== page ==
The first Kingsman movie had so much going for it, not the least of it was an unbridled originality and  charm that endeared it to millions. The sequel Kingsman: The Golden Circle decides to go in a different direction than the original. It’s a fun follow-up, but one that feels a little shallow.

Eggsy (Taron Egerton) is now a full fledged Kingsman and he is living with his Swedish princess girlfriend in the late Harry Hart’s swanky London flat. He is called in to duty one evening and before he can get to the door of the “tailor shop,” he is abducted by someone who has nefarious intensions. A stellar, as explosive as the first film, action sequence ensues and we soon learn that the perpetrator is a failed Kingsman candidate with connections to an international drug cartel headed up by Poppy (Julianne Moore). Soon after, the entire Kingsman world is literally and figuratively obliterated.

The only ones left are Eggsy and Merlin (Mark Strong). They go into the “doomsday protocol” and that sends them to the United States to enlist the help of a sibling secret agency known as The Statesmen. Together, they must put aside their differences and find a way to stop Poppy before her plan for world domination reaches its apex.

On paper, this would be a terrific next step for the series. World building is of A1 importance in any sequel that hopes to become a series. That is exactly what writer-director Matthew Vaughn was going for. The issue here is that the avenue he has chosen to go down does not compliment the landscape established in the first film. Don’t get me wrong. I love the Statesmen and the idea of our British boys heading to America to work with a like-minded group is brilliant. It’s just the execution of it is not effective at the least and obliterates the tone of the first film at the most.

Sure, the Statesmen can be a different breed. In fact they should be. These are cowboys compared to the Kingsman’s gentlemen. They are spittoon hitting, whiskey swilling good ole boys whose sales of their liquor of choice has funded their operation for a century, much like the tailoring business has fueled the Kingsman.

The problems start when Eggsy and Whiskey (Pedro Pascal) head back to Merry Ole England for the Glastonbury music festival where the girlfriend of one of Poppy’s henchmen is said to be heading. The means with how they get what they want from her is rather disrespectful towards woman and also just plain out of left field for those of us who have studied the ways of the Kingsman since the first movie landed in 2014 and made our top 10 of that year. This is a shift from good-spirited fun to old-fashioned misogyny. Sorry, folks, it is and it is sadly disappointing for a series that seemed so envelope pushing on so many levels and ahead of its time.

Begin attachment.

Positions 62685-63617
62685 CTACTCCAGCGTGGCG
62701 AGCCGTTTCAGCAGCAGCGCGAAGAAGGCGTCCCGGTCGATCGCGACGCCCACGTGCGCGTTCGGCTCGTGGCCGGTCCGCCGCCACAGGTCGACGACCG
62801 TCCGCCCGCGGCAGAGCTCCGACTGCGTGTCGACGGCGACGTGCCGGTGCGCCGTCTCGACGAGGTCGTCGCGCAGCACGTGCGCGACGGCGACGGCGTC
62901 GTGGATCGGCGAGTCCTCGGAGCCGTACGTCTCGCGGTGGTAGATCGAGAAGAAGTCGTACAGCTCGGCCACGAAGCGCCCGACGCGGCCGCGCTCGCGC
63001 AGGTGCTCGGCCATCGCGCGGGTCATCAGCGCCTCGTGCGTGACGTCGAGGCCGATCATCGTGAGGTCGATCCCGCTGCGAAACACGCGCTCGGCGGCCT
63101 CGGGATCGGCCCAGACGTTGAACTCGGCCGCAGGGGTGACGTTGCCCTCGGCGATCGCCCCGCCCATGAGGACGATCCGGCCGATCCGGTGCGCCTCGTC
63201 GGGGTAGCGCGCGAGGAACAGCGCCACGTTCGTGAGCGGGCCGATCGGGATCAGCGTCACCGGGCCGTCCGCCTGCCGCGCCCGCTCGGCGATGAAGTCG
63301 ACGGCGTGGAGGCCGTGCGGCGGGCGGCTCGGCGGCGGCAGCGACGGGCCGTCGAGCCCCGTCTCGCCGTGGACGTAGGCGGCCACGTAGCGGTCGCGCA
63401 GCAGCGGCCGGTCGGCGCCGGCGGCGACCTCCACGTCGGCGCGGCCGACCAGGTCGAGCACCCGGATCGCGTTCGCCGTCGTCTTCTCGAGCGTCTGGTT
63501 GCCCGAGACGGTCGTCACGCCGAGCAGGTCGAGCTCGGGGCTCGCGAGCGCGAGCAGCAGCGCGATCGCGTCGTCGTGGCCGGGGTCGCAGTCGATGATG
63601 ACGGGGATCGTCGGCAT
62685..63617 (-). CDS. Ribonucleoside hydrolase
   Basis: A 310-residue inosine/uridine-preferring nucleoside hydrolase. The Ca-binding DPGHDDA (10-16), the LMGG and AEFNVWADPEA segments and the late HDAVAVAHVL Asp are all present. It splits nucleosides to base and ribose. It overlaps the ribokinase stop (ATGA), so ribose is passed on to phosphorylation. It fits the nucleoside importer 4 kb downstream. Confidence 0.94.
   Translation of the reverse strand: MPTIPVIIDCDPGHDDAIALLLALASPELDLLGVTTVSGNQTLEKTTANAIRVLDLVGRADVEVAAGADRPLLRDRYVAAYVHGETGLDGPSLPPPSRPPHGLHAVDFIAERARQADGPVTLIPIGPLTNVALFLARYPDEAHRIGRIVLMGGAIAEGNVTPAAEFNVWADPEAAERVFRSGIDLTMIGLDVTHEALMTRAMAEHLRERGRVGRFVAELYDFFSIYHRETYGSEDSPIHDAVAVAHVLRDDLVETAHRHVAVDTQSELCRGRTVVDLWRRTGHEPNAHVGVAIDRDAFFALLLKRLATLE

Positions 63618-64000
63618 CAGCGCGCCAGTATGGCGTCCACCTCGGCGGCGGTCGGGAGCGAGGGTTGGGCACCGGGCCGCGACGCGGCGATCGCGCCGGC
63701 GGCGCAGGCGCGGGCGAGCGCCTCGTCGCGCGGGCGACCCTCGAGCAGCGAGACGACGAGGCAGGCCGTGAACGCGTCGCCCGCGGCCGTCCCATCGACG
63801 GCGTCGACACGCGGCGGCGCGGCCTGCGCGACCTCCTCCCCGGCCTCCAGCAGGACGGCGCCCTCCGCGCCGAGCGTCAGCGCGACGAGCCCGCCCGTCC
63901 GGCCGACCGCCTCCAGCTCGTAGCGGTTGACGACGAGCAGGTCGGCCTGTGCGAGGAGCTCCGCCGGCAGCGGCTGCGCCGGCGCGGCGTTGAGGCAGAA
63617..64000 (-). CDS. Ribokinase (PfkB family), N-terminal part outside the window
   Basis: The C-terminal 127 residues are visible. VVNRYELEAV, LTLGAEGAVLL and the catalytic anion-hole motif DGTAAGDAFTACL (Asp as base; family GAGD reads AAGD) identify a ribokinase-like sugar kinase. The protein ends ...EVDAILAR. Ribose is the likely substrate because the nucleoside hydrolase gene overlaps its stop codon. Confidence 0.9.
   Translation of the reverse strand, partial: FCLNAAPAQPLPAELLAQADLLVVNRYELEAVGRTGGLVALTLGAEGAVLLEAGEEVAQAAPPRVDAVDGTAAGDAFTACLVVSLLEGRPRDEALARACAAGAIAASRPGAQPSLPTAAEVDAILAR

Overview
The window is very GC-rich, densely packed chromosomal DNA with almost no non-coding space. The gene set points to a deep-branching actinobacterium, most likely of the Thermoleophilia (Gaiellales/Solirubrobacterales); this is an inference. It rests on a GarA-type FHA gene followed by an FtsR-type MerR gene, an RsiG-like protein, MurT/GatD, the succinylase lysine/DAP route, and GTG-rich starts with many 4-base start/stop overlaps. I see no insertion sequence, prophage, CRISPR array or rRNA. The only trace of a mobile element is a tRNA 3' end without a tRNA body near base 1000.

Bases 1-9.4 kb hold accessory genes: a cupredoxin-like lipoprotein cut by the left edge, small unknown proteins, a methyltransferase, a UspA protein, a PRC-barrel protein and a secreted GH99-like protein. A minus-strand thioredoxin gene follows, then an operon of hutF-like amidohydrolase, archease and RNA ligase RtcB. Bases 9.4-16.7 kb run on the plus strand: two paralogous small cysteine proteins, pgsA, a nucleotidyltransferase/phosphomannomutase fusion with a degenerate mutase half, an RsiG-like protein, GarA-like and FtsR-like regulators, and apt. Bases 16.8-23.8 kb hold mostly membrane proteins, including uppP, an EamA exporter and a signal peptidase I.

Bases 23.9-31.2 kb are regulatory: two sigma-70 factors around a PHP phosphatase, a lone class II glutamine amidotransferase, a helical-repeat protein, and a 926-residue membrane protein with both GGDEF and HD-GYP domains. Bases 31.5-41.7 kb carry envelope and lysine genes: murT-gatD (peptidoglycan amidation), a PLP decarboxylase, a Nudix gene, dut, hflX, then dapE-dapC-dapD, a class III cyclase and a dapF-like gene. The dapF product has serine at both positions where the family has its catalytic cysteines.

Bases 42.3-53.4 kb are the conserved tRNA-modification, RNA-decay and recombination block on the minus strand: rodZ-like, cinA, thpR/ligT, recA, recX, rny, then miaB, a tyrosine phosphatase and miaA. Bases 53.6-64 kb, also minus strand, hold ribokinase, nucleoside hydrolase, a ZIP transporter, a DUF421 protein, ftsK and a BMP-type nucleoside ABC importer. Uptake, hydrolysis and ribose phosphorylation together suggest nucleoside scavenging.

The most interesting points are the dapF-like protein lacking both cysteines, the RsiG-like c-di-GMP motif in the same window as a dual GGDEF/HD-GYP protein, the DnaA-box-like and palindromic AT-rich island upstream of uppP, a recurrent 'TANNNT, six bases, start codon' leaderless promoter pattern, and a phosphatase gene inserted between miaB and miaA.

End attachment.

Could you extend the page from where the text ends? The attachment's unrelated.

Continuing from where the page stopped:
The other issue with the Statesmen introduction is that two of its most valuable players, Tequila (Channing Tatum) and Champ (Jeff Bridges), are hardly used at all. These two were custom fit, like a well-tailored suit (see what I did there?), to portray these cowboy’d versions of the Kingsman and instead of getting us equal time, Vaughn (and co-writer Jane Goldman) presents a storyline that minimizes their contributions and as a whole forgets what it is about the Kingsman universe that so enthralled us to begin with.

Kingsman: The Secret Service was all about the “manners maketh the man” and it permeated through and through — from Eggsy’s training to the mission at the heart of the film itself. With The Golden Circle, there isn’t much of a gentlemen or lady-like quality to the goings-on and in fact, it feels like quite the opposite.

The other clear problem is Vaughn’s management of time. The film clocks in at a too-long two hours and 21 minutes. The resurrection of Harry Hart (Colin Firth) is a fascinating turn of events, yet it takes forever from first discovery to having him back to form wielding umbrellas that fire bullets like Uzis. Of course his return at all was spoiled completely in terms of the surprise factor in that first Kingsman: The Golden Circle trailer. How he is currently living and breathing is complicated. We get it. But there’s a lot of leeway we give this film series in terms of suspension of disbelief. There doesn’t have to be a science to everything, as detailed in The Golden Circle.

There still is joy in Kingsman-land, don’t get us wrong. It’s just that The Secret Service was such an explosion of awesomeness. The sequel is a bit of a let down when it so easily didn’t have to be. Much of what should be celebrated in this film revolves around our villain, Poppy. Moore has a field day as the most demented, yet grounded, villain. She’s right out of the James Bond baddie playbook and everything from her hideout to her thugs are pitch perfect. Egerton and Firth (when they finally get around to it) rejuvenate their spark from the first film and we’d watch these two battle villains with grace all day long.

See, that’s just it. We have no problem with journeying to America for a little Kingsman fun in the old colonies. It just does not work in the manner that is displayed here in The Golden Circle. It’s a missed opportunity.

Still, we sure hope that Vaughn and company regroup and try again because there is something truly special about the world he created in Kingsman: The Secret Service. A star was born with Egerton in 2014 and it would be bloody brilliant to see him, Firth and the rest of the gang head somewhere (like Asia perhaps?) in the third film to give it a fresh joi de vivre.